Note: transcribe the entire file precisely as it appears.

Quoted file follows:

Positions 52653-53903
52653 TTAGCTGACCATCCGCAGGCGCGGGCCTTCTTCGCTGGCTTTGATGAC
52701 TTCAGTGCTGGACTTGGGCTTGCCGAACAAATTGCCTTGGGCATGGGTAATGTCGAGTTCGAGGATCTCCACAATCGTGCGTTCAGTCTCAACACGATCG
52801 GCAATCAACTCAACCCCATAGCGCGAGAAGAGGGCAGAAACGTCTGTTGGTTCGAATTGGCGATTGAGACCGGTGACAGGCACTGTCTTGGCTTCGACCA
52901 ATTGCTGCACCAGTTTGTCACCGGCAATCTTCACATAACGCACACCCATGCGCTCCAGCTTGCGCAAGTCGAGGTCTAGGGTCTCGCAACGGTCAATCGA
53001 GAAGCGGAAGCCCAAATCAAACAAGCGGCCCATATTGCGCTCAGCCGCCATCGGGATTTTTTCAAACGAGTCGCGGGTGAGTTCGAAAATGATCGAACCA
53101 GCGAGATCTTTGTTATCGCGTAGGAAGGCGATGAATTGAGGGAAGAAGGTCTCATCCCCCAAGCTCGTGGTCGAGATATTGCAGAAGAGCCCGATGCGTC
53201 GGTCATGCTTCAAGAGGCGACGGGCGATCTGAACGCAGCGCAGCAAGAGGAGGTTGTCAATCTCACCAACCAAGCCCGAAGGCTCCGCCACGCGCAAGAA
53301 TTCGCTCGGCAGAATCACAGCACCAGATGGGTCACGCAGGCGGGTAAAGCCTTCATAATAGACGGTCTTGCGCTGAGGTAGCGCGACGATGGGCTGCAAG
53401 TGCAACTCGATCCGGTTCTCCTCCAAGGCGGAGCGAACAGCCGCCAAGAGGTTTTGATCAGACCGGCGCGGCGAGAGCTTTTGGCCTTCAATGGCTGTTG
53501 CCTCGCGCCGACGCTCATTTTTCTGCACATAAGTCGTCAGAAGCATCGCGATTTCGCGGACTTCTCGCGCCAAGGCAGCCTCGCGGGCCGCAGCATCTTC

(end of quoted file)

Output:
Positions 52653-53903
52653 TTAGCTGACCATCCGCAGGCGCGGGCCTTCTTCGCTGGCTTTGATGAC
52701 TTCAGTGCTGGACTTGGGCTTGCCGAACAAATTGCCTTGGGCATGGGTAATGTCGAGTTCGAGGATCTCCACAATCGTGCGTTCAGTCTCAACACGATCG
52801 GCAATCAACTCAACCCCATAGCGCGAGAAGAGGGCAGAAACGTCTGTTGGTTCGAATTGGCGATTGAGACCGGTGACAGGCACTGTCTTGGCTTCGACCA
52901 ATTGCTGCACCAGTTTGTCACCGGCAATCTTCACATAACGCACACCCATGCGCTCCAGCTTGCGCAAGTCGAGGTCTAGGGTCTCGCAACGGTCAATCGA
53001 GAAGCGGAAGCCCAAATCAAACAAGCGGCCCATATTGCGCTCAGCCGCCATCGGGATTTTTTCAAACGAGTCGCGGGTGAGTTCGAAAATGATCGAACCA
53101 GCGAGATCTTTGTTATCGCGTAGGAAGGCGATGAATTGAGGGAAGAAGGTCTCATCCCCCAAGCTCGTGGTCGAGATATTGCAGAAGAGCCCGATGCGTC
53201 GGTCATGCTTCAAGAGGCGACGGGCGATCTGAACGCAGCGCAGCAAGAGGAGGTTGTCAATCTCACCAACCAAGCCCGAAGGCTCCGCCACGCGCAAGAA
53301 TTCGCTCGGCAGAATCACAGCACCAGATGGGTCACGCAGGCGGGTAAAGCCTTCATAATAGACGGTCTTGCGCTGAGGTAGCGCGACGATGGGCTGCAAG
53401 TGCAACTCGATCCGGTTCTCCTCCAAGGCGGAGCGAACAGCCGCCAAGAGGTTTTGATCAGACCGGCGCGGCGAGAGCTTTTGGCCTTCAATGGCTGTTG
53501 CCTCGCGCCGACGCTCATTTTTCTGCACATAAGTCGTCAGAAGCATCGCGATTTCGCGGACTTCTCGCGCCAAGGCAGCCTCGCGGGCCGCAGCATCTTC